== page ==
How JustAnswer Works:
  • Ask an Expert
    Experts are full of valuable knowledge and are ready to help with any question. Credentials confirmed by a Fortune 500 verification firm.
  • Get a Professional Answer
    Via email, text message, or notification as you wait on our site.
    Ask follow up questions if you need to.
  • 100% Satisfaction Guarantee
    Rate the answer you receive.
Ask Dr. B. Your Own Question
Dr. B.
Dr. B., Veterinarian
Category: Large Animal Veterinary
Satisfied Customers: 15684
Experience:  As a veterinarian, I have been educated to treat all animals, big and small.
Type Your Large Animal Veterinary Question Here...
Dr. B. is online now
A new question is answered every 9 seconds

I have an 8 year old neutered pot belly pig. He started

Customer Question

I have an 8 year old neutered pot belly pig. He started acting abnormally several days ago.He started wetting his bed. He would eat then go lay down right after. He would tuck his front legs under him bending at the knees. When he would stand up again he would limp on his front legs. The limping would switch off between left and then right. I gave him 2 baby aspirin 2 days ago. Yesterday he stopped any limping and he went back to normal behavior. This morning he was normal. This evening, he could barely get up and when he did his front legs seemed to painful to stand while eating his food. He would rock from right front to left front. He spilled all his food then he went and layed down. Then he got up and quickly ate and then again quickly played down. I tried taking his temperature but he wouldn't unclench his rectum. But he doesn't feel any warmer than usual. His nose is cold and wet.
JA: I'm sorry to hear that. It could be an infection. The Veterinarian will know what to do. What is the baby's name?
Customer: Butchie
JA: Is there anything else the Veterinarian should be aware of about Butchie?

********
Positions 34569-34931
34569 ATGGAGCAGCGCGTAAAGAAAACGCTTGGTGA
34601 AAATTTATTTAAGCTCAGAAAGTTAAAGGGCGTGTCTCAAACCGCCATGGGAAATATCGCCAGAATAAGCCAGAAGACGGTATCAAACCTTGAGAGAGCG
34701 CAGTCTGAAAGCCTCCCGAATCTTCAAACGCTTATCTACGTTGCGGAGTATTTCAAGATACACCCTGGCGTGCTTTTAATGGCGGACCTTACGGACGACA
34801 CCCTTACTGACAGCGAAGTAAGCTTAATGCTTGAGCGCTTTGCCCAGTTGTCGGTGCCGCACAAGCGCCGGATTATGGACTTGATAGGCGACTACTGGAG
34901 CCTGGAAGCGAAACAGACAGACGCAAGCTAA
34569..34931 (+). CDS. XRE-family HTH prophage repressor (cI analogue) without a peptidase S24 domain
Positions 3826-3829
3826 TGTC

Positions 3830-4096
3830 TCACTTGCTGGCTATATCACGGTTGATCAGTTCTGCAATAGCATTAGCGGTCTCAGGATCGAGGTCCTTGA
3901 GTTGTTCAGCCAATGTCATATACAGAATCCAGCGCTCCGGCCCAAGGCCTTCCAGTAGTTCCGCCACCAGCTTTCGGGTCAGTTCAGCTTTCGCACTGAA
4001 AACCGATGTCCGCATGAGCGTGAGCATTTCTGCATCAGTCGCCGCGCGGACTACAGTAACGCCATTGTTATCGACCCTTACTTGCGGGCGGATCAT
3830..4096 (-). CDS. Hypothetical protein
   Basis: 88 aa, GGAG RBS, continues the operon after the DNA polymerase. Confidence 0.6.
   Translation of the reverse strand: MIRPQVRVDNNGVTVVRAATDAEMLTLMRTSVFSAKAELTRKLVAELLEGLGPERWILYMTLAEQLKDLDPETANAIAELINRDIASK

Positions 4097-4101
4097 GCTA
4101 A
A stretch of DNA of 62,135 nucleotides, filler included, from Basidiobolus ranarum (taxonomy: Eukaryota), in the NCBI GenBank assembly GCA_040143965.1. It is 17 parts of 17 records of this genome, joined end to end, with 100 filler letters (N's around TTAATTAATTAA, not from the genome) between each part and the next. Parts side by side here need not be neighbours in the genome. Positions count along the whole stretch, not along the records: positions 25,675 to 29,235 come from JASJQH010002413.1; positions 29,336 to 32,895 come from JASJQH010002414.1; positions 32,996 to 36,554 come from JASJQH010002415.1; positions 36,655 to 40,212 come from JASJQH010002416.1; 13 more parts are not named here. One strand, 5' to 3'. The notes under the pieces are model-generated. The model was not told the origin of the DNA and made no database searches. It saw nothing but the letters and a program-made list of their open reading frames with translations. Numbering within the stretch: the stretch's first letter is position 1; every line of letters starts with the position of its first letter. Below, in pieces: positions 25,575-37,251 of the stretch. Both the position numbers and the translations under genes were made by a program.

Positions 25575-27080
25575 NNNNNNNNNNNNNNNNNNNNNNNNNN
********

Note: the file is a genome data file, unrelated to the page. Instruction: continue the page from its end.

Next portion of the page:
Customer: My guess is he weighs between 230-250lbs
JA: I'm sending you to a secure page on JustAnswer so you can place the $5 fully refundable deposit now. While you're filling out that form, I'll tell the Veterinarian about your situation and connect you two.
Submitted: 7 months ago.
Category: Large Animal Veterinary
Expert:  Dr. B. replied 7 months ago.

Hello & welcome, I am Dr. B, a licensed veterinarian and I would like to help you today. I do apologize that your question was not answered before. Different experts come online at various times; I just came online, read about your wee one’s situation, and wanted to help.

Based on Butchie's signs, it does sound like we have a persisting pain focus here. His reluctance to rise, limping, and urinating in his bed all suggest orthopaedic discomfort. In regards ***** ***** for this, we can see this with soft tissue injury (less likely if this is affecting multiple legs), joint infections, tick borne disease (depending on your location), or even bacterial septicaemia. Less commonly for pet pigs we can see this with an infection called Erysipelas; though we'd expect there to be skin changes here as well.

In any case, we do want him on an anti-inflammatory. Now it would be ideal to use a strong pig safe option (ie Meloxicam, Ketoprofen, Flunixin, Carprofen, etc) from his local vet. Otherwise, you can use Aspirin but would want to give a more weight appropriate dose. A 230lb pound pig would need to be on 1045mg every 12 hours to meet their minimum therapeutic dose for this drug (and as you used much less, that may be why we saw intermittent improvement only). Of course, as it can cause GI upset, it needs to be given after food and stopped if any GI signs arose.

Finally, since there are bacterial infectious causes for these signs, we'd be best to cover with a broad spectrum antibiotic (ie Penicillin). That way we can nip any of those bacterial issues in the bud before they can make him any more sore and poorly.

Please take care,

Dr. B.


If you have any other questions, please ask me – I’ll be happy to respond. **Please rate my service afterwards, as this is the only way I am credited for helping you today. Thank you! : )

Related Large Animal Veterinary Questions